These Sri Lankan “Buddhist” monks are exactly like the monks of the “Zen Buddhist” establishment in Japan who supported Japanese militarism, and its heinous war crimes against civilian populations in Asia in WWII, e.g., the well-documented Nanjing atrocities by the War Criminal Japanese Imperial Army, and offered specious appeals to “Zen Buddhist” doctrines to justify that militarism and its heinous war crimes.
These ignorant and hypocritical Sri Lankan “Buddhist” monks, like their Japanese “Zen Buddhist” monk counterparts in WWII, have forgotten that the ethical principles of “Buddha Dhamma” take priority over irrational forms of patriotism and nationalism.
They have also conveniently and fatally forgotten the Buddhist emphasis on the relentless wheel of “Kamma” in accordance with whose turnings those who committed or supported war crimes will inevitably reap the consequences of their deeds in just the way the war criminal Japanese military establishment did in WWII.
Sri Lankan Buddhist monks protest against UN human rights resolution proposed by US
By Associated Press, The Washington Post
14 March 2012
COLOMBO, Sri Lanka — Hundreds of Buddhist monks on Wednesday marched in Sri Lanka’s capital to urge the United States to withdraw its support for a proposed U.N. rights body resolution on alleged abuses during the country’s civil war.
The monks blocked traffic on a main road as they marched from a Buddhist temple to the U.S. Embassy. Five were allowed to enter the building and deliver a letter that called on the U.S. not to “inconvenience and embarrass” Sri Lanka.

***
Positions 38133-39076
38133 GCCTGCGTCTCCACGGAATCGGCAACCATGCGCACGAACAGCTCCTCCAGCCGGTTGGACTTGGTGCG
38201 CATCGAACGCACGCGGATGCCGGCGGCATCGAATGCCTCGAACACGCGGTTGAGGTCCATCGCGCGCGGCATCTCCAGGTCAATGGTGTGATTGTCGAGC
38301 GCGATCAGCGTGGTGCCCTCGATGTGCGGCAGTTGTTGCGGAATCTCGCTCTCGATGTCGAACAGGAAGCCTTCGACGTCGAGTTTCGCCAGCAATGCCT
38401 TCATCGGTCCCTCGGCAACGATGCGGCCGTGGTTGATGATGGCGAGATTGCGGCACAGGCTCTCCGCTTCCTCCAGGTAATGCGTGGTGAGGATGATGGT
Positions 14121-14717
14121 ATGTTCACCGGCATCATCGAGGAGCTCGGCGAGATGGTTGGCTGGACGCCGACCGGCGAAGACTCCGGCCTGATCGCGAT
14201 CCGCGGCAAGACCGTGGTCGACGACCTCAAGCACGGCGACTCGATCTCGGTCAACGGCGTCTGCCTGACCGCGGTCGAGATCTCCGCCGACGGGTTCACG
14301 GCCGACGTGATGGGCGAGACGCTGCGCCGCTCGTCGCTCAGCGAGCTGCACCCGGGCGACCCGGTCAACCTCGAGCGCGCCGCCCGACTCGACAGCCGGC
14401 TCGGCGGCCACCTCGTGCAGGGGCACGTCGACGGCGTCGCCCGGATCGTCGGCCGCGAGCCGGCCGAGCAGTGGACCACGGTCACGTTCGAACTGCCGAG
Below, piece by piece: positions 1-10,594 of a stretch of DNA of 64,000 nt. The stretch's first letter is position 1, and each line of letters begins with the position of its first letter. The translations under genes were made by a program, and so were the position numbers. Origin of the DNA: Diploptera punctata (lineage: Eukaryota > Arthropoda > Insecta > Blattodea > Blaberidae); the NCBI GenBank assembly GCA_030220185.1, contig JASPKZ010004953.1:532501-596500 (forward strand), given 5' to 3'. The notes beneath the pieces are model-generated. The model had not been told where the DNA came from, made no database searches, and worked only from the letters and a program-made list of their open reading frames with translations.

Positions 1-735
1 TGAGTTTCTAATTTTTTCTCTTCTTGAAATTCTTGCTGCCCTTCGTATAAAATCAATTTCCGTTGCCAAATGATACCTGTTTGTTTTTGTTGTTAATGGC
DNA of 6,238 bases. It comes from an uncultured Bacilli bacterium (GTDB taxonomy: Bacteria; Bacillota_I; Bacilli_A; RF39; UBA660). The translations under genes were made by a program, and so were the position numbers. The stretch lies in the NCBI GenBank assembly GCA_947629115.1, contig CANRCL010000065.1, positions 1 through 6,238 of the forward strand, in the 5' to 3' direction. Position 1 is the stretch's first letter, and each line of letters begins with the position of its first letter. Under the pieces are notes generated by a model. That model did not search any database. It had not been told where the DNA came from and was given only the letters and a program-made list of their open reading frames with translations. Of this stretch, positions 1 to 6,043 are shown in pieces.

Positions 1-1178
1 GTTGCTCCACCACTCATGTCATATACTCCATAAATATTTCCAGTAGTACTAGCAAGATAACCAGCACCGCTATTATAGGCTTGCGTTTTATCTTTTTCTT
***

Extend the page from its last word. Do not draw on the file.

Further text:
( Gemunu Amarasinghe / Associated Press ) – Buddhist monks, supporters of the government, march towards the U.S. Embassy, to urge the United States to withdraw its support for a proposed U.N. Human Rights Council resolution on alleged abuses during the country’s civil war, in Colombo, Sri Lanka, Wednesday, March 14, 2012. The U.N. rights body in Geneva is expected to vote next week on the resolution, which calls on Sri Lanka to investigate allegations of abuses by both government troops and ethnic rebels in the final months of the war in 2009.
Sri Lanka’s government has organized protests against the proposed resolution, which calls on Sri Lanka to investigate allegations of abuses by both government troops and ethnic Tamil rebels in the final months of the war in 2009. The U.N. Human Rights Council in Geneva is expected to vote on it next week.
According to a U.N. report, tens of thousands of ethnic Tamil civilians may have been killed in the final months of the 25-year civil war. It said most of the deaths occurred due to shell fire by government forces.
The government has rejected the report and its own reconciliation commission has cleared the military of deliberately targeting civilians.
The United States says that commission did not address some of the main abuse allegations and has introduced the draft resolution in the U.N. rights council calling for them to be investigated.
Meanwhile, India’s External Affairs Minister S.M. Krishna said Wednesday that his country hopes its Sri Lankan neighbor “acts decisively and with vision” toward reconciliation with minority Tamils by continuing power sharing talks.
The Indian government has been under pressure from lawmakers, largely from the southern state of Tamil Nadu, home to some 60 million Tamils, to support the proposed resolution at the rights council.
Krishna however said that a decision will be taken only after the resolution is tabled and discussed.
India was a strong backer of Sri Lanka’s military campaign to defeat Tamil Tiger rebels after a failed military intervention in 1987.
Copyright 2012 The Washington Post